I would use the raw images to calculate the g- or growth rate coefficient before COVID vaccination, and the g or growth rate after COVID vaccination (using established methods, see Fojo, et al.).

As a falsification test— (Learn about that here)— I would use the patients’ birthday to define a g before a birthday and a g after a birth day.

Here is the hypothesis: if the vaccine accelerates growth, the growth rate will change after boosting, but— let us be clear— it would not change at time of patient’s birthday. That’s the purpose of the falsification test— to serve as a negative control. You could also use a random day of the year for your falsification test. And you need a group of people to get a sense of the distribution.

With access to a nice dataset and omnibus IRB, a project like this could be done in 3 weeks. If I was allowed to involve Logan Powell— a Texas medical student who has done ~20 papers with me— we would be done in 2 weeks, because that kid doesn’t sleep. And, honestly, with Logan’s help (again, dude doesn’t sleep), I can think of 5 different studies to run to complement this analysis.

Do you know what I wouldn’t do? I wouldn’t extensively pour over the story of the individual Michel Goldman— because nothing can be found in one anecdote to help me. The yield will be low. And do you know what I really would not do: I wouldn’t broadcast this story in the Atlantic before I had strong evidence the link might be real!

Meanwhile, there is a proven safety signal I don’t hear much about in the legacy media. Myocarditis for boys after mRNA vaccination. It occurs as often as 1 in 3,000 after primary vaccination and 1 in 10,000 after boosting. It has very rarely but really resulted in young people ending up on Extracorporeal Membrane Oxygenation. It could be lowered (surely) if we banned Moderna in men <40, (possibly) if we lowered doses, (likely) if we spaced doses apart, and (surely) if we minimized doses in young men who already had COVID19. And yet, we have done nearly none of these things! The CDC only spread doses after a year of inaction, and we haven’t taken natural immunity seriously.

Vaccination means trying to maximize efficacy and minimize harm, but when it comes to young men, we haven’t taken the harm seriously and haven’t tried to minimize it. Yet, I don’t read this in the pages of the Atlantic. I just read about a famous old doctor who thinks the vaccine made his cancer grow faster. What is going on?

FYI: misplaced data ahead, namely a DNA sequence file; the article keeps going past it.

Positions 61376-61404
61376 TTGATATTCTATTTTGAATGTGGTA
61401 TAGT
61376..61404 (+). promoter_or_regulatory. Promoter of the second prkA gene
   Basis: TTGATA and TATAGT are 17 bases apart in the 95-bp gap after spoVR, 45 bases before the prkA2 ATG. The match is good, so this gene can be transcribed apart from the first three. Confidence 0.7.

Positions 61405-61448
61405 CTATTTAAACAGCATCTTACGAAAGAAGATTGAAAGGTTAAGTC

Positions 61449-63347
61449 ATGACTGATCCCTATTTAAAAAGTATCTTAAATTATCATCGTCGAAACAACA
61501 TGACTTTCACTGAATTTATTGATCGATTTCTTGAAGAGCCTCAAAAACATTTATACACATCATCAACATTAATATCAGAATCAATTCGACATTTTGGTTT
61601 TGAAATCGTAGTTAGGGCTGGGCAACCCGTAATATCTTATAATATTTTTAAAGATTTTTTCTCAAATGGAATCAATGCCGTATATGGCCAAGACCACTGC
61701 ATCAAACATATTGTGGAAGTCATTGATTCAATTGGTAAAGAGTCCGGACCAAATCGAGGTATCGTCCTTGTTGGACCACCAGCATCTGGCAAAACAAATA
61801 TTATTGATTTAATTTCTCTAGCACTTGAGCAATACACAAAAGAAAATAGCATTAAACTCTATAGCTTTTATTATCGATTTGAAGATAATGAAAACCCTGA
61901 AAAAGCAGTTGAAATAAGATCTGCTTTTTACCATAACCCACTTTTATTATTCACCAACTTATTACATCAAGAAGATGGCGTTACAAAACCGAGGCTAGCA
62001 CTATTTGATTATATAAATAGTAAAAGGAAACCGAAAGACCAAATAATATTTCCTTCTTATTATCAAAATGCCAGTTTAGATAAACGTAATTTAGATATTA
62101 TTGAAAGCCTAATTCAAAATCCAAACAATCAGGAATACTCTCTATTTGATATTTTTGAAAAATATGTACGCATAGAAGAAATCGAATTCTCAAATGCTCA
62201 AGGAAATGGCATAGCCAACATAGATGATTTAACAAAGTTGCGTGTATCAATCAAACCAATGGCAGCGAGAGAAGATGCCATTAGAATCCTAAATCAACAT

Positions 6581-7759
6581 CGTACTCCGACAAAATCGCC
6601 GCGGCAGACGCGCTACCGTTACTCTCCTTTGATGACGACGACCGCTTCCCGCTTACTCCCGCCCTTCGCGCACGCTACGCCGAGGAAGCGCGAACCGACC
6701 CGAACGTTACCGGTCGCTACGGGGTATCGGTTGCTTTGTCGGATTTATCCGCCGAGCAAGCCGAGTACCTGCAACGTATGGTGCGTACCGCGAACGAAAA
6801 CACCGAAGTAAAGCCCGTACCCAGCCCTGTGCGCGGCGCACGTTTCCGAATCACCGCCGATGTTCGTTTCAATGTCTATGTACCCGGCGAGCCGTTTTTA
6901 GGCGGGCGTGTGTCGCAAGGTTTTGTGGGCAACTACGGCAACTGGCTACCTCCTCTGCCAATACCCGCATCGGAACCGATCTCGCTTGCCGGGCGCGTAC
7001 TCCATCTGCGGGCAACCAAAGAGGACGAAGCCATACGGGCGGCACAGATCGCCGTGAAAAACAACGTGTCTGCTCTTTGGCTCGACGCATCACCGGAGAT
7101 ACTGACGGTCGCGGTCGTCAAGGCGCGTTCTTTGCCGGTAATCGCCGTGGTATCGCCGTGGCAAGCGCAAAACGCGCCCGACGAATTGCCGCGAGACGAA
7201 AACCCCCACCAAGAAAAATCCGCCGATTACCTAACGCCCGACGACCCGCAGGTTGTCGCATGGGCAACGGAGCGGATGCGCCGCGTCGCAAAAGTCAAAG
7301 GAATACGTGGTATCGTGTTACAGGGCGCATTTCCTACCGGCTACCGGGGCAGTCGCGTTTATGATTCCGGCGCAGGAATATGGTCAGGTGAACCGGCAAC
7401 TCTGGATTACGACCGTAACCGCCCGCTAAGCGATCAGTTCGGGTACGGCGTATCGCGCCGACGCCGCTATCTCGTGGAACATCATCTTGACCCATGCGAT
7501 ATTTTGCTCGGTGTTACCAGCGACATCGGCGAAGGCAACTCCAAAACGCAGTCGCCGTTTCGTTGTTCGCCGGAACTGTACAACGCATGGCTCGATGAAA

The entire episode led me to several conclusions:

  1. If he wasn’t a rich doctor; this would not be in the news. How sad is it that the experience of everyday Americans is not considered acceptable for news coverage. Many people have felt a range of medical issues were triggered or worsened by vaccination, but the media steadfastly refuses to cover those stories. Yet, in this case, they make an exemption because the individual is famous. I find this problematic. I prefer to not cover any anecdote, but this idea that if it happens to an electrician- it is anti-vax, but if it happens to a doctor- it is news— that’s problematic.
  2. Cancer accelerating after vaccination is not yet established as linked to COVID19 vaccination, but 2 things are fully established. Blood clots and runaway platelet activation after J&J vaccination is fully proven to be linked to the shot. And myocarditis, particularly in young men, has been linked to mRNA vaccines. And yet: I have never seen coverage of the human cost of either of these in any major news outlet!
  3. The news media could easily cover a poor young man who was forced to be boosted by his college or university, and experienced myocarditis. This occurs at the rate of 1 in 10k. One news story like this would be powerful— and strongly discourage these mid level managers from mandating novel medical products. And yet the media is silent on these stories. Why does the doctor get special treatment for a side effect that has not yet been vetted?
  4. What about this story of a 14 year old boy? Why is this (or a similar story) not in the Atlantic? Instead a doctor gets his unproven anecdote widely broadcast? 

     

  5. What about the young woman who had clot and brain damage from J&J? What about her family? Why no coverage of that? The news could also note that some (dim) scientists on Twitter compared runaway platelet activation after J&J to a blood clot in the leg after oral contraceptives. This was a deceptive and ignorant comparison that furthered preventable harm. Why does the media not cover this story? Why only a possible side effect— unproven— in a famous scientist?
  6. Consider the risk gradient here. Young people have far less to gain from each additional dose of vaccine, and even rare risks become salient. Older people who suffer from cancers that often lead to (or therapies lead to) b-cell inhibition face much higher risks of COVID19. Why are we covering an anecdote that might lead a higher risk population to forgo vaccination vs. lead colleges to consider that a lower risk population ought not be compelled? The whole thing is backwards.